Historical Hall of Fame: Carter Godwin Woodson (1875-1950) was an African-American historian, educator, author of landmark
books about the Negro in America, and "father" of Black History Week which was first celebrated in February of 1926
Virginia History Series
Carter G. Woodson was born December 19, 1875, the son of former enslaved Africans, James and Eliza Riddle Woodson. His father helped
Union soldiers during the Civil War, and he moved his family to West Virginia when he heard that Huntington was building a high school
for blacks. Coming from a large, poor family, Carter Woodson could not regularly attend school. Through self-instruction, Woodson
mastered the fundamentals of common school subjects by age 17.
Wanting more education, Carter went to Fayette County to earn a living
as a miner in the coal fields. He was able to devote only a few months each year to his schooling. In 1895, at the age of 20, Woodson
entered Douglass High School, where he received his diploma in less than two years. From 1897 to 1900, Woodson taught in Fayette County.
In 1900 he was selected as the principal of Douglass High School. He earned his Bachelor of Literature degree from Berea College in
Kentucky in 1903.
From 1903 to 1907, Woodson was a school supervisor in the Philippines. Later, he attended the University of
Chicago, where he was awarded an A.B. and A.M. in 1908. He was a member of the first black fraternity Sigma Pi Phi and a member of
Omega Psi Phi. He completed his Ph.D. in history at Harvard University in 1912, where he was the second African American (after W.E.B.
DuBois) to earn a doctorate. His doctoral dissertation,The Disruption of Virginia, was based on research he did at the Library of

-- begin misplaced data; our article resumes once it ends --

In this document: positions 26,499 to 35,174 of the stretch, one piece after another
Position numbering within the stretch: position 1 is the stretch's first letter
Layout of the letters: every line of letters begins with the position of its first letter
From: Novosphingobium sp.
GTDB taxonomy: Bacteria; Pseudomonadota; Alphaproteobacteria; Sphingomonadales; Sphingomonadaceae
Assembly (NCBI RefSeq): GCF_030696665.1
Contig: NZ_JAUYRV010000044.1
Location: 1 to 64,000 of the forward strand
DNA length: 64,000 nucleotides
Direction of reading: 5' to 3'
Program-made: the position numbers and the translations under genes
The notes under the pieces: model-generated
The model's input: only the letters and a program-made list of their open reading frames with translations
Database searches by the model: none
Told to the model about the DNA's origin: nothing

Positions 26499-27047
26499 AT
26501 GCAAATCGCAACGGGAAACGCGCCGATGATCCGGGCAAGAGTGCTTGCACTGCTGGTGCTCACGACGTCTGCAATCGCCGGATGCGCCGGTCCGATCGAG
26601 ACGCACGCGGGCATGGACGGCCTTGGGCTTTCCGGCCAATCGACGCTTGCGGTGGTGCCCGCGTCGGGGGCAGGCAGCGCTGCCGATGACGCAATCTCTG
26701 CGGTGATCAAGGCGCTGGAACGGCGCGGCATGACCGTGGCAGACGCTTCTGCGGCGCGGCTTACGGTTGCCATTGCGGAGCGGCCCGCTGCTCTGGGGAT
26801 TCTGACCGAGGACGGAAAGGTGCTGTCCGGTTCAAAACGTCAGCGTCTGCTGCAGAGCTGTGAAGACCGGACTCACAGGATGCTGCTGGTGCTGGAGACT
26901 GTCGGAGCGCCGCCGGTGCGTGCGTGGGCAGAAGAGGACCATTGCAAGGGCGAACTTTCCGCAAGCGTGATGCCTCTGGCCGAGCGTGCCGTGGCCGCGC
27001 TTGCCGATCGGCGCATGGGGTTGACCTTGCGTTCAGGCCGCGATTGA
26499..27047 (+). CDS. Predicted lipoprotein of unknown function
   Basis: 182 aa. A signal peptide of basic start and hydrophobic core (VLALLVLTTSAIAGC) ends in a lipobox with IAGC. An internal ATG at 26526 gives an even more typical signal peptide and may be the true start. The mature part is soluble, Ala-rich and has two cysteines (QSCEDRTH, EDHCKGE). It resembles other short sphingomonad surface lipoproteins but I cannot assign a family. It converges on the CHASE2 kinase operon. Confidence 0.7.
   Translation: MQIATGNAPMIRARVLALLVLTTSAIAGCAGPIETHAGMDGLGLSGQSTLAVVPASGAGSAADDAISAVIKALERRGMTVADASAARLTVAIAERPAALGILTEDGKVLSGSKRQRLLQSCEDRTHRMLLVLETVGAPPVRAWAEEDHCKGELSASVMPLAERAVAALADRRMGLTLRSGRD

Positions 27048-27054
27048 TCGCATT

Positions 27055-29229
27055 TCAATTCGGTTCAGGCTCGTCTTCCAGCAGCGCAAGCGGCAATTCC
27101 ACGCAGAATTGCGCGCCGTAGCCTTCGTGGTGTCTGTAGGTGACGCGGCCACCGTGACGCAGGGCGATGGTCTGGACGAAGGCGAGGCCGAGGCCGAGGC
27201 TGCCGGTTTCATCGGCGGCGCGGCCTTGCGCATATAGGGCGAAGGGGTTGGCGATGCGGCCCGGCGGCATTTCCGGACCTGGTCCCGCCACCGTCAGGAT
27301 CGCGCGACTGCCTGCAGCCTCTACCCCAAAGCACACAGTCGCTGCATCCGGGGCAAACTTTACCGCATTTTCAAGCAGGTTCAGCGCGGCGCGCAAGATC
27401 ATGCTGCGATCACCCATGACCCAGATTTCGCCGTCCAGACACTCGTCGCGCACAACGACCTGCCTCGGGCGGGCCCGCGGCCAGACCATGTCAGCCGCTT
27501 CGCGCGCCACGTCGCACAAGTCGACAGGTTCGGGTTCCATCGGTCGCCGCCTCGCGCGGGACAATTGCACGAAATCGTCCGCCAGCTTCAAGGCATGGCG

Congress while teaching high school in Washington, D.C. After earning the doctoral degree, he joined the faculty at Howard University
as a professor, where he later served as Dean of the College of Arts and Sciences. From 1920 to 1922, he was Dean of the West Virginia
Collegiate Institute, now WV State University.
In 1926, Woodson pioneered the celebration of "Negro History Week", designated
for the second week in February, to coincide with marking the birthdays of Abraham Lincoln and Frederick Douglass.
A Century of Negro Migration (1918)
The History of the Negro Church (1921)
The Negro in Our History (1922)
Free Negro Owners of Slaves
in the United States in 1830, Together With Absentee Ownership of Slaves in the United States in 1830 (1924)
Free Negro Heads of Families
in the United States in 1830, Together With a Brief Treatment of the Free Negro (1925)
Negro Orators and Their Orations (1925)
of the Negro as Reflected in Letters Written During the Crisis, 1800-1860 (1927)
Negro Makers of History (1928)
African Myths, Together
With Proverbs (1928)
The Rural Negro (1930)
The Negro Wage Earner (1930)
The Mis-Education of the Negro (1933)
The Negro Professional
Man and the Community, With Special Emphasis on the Physician and the Lawyer (1934)
The Story of the Negro Retold (1935)
Background Outlined: Or, Handbook for the Study of the Negro (1936)
African Heroes and Heroines (1939)